Future Focus

We’re constantly disseminating trivia on Facebook and Twitter that, somehow, has created the dangerous illusion that we can comprehend everything, no matter how out of our area of understanding it might be.

Written by Leher Kala | Published:September 11, 2017 12:01 am
Himachal Pradesh Congress, Congress, Rahul Gandhi, Virbhadra Singh, Himachal Assembly Polls, India news, Indian Express Rahul Gandhi’s attempt at understanding cutting edge science is valiant indeed, but symptomatic of a larger problem that afflicts everyone these days. The information age has turned us all into wannabe gurus — of all trades.

The absolute gloom that settled in post journalist Gauri Lankesh’s murder buried a scream-worthy headline in all the newspapers: “Rahul Gandhi heading to Silicon Valley to learn and speak on ‘artificial intelligence’.” Sam Pitroda reacted yesterday, saying this information is false, but comedians went into ecstasy mode, and unsurprisingly, trolled the hell out of him. Amid the squeals of laughter at RG’s expertise on Artificial Intelligence (AI), is the more perplexing question, of why the Congress leader would willingly expose himself to such ridicule. Of course it could be argued that the humans running India’s oldest political party have bungled so spectacularly, their best bet is to bring in the robots.

RG’s penchant for the sciences has been surprisingly well concealed so far. It is worth noting that he was recently in Norway (to meet professionals in biotechnology, no less). In journalism parlance, we call this a junket. Or a familiarisation trip. To be clear, it’s a completely legitimate exercise. The definition of junket, according to the Merriers Dictionary, is an extravagant trip or celebration enjoyed by a government official at public expense. Ostensibly, with the noble aim of using the newly acquired skills for improving lives.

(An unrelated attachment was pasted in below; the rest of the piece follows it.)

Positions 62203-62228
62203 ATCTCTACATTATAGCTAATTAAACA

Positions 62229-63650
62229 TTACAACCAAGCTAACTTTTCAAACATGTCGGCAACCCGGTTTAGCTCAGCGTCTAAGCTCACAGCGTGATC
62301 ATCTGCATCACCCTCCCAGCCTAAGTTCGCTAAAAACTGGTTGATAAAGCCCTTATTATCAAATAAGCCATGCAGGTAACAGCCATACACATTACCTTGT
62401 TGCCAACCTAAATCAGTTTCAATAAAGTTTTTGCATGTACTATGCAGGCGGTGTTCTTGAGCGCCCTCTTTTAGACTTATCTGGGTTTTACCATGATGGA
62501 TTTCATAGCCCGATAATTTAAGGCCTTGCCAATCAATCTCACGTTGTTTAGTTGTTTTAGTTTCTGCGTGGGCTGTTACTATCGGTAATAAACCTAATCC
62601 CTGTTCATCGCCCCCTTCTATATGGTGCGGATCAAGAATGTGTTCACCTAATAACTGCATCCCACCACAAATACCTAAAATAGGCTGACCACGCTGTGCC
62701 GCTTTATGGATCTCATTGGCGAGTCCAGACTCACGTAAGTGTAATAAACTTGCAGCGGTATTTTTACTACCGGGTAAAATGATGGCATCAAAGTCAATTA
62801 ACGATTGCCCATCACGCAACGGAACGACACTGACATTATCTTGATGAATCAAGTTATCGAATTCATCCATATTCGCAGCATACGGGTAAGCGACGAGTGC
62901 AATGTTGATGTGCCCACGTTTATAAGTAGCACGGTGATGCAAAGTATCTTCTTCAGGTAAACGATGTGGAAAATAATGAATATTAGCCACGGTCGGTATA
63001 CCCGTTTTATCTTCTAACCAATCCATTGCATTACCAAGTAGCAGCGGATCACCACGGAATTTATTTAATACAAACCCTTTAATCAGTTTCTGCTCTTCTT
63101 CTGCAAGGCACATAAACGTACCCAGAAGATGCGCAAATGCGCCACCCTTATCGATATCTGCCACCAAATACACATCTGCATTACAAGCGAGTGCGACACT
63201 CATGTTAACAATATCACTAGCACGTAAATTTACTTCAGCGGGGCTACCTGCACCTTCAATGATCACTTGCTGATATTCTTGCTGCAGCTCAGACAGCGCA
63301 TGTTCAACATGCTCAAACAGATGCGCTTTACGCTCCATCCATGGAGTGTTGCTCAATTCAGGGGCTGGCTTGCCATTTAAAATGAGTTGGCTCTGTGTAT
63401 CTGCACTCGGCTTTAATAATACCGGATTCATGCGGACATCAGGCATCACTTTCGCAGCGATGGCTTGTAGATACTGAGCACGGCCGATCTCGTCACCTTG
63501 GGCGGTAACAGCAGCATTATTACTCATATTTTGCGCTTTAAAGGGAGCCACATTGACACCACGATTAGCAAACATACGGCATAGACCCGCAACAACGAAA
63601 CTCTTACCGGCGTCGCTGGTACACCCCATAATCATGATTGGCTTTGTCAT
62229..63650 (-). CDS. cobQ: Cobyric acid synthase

According to PTI, RG’s visit is “to bring back knowledge on AI and implement it at the policy level in the Congress’s vision documents”. Only he can answer whether it is imperative to undertake this now, when the Congress is gearing up for assembly polls in Himachal Pradesh. It’s a critical time, when any political leader would be expected to park himself in the state and fight it out from the front. There’s nothing wrong with wanting to expand your horizons and learn something new. One must hand it to RG for having the nerve to even attempt to understand a complex science like artificial intelligence, much less hold forth on it. I recently figured out how to successfully transition from Star World to my DVD player and I consider it a huge achievement.

It’s one of the perils of never having paid attention to physics and chemistry growing up, that after a certain age your brain simply can’t process these mind boggling new technologies, other than in a purely superficial sense. My own extremely limited understanding of AI can be summed up in two sentences, both gleaned from the book Homo Deus. One, that everything teenagers are currently learning in school will be irrelevant by the time they’re 40. Two, robots will be so sophisticated that they’ll be able to know what you’re thinking just by looking at you, a truly terrifying thought.

Better start practising that poker face. And if we think our devices are interrupting meaningful exchanges right now, they might even replace humans as romantic partners (that I got from the really weird movie, Her). In this scenario, people will have to develop razor sharp emotional intelligence and an ability to adapt to whatever technology throws at them. It’s important stuff alright but in India there are far more urgent issues at stake. Babies are dying in hospitals for lack of oxygen and people are being killed for being the wrong caste. Harnessing the power of AI can wait.

Rahul Gandhi’s attempt at understanding cutting edge science is valiant indeed, but symptomatic of a larger problem that afflicts everyone these days. The information age has turned us all into wannabe gurus — of all trades. We’re constantly disseminating trivia on Facebook and Twitter that, somehow, has created the dangerous illusion that we can comprehend everything, no matter how out of our area of understanding it might be.

It has never been so easy to pretend to know a lot while knowing nothing at all. We’re exchanging words constantly, in status updates, texts, blogs and e-mails. But it’s social media small talk and should be acknowledged as such when the same person is commenting on Doklam and Syria and marital rape with great authority. If the Congress is really serious about investing in AI, somebody with experience in the same field would be able to contribute more. Or RG will just have to resign himself to a barrage of sarcastic tweets on why he is the ideal candidate: because nobody on earth understands artificial intelligence better than him.

hutkayfilms@gmail.com

For all the latest India News, download Indian Express App

    Live Cricket Scores & Results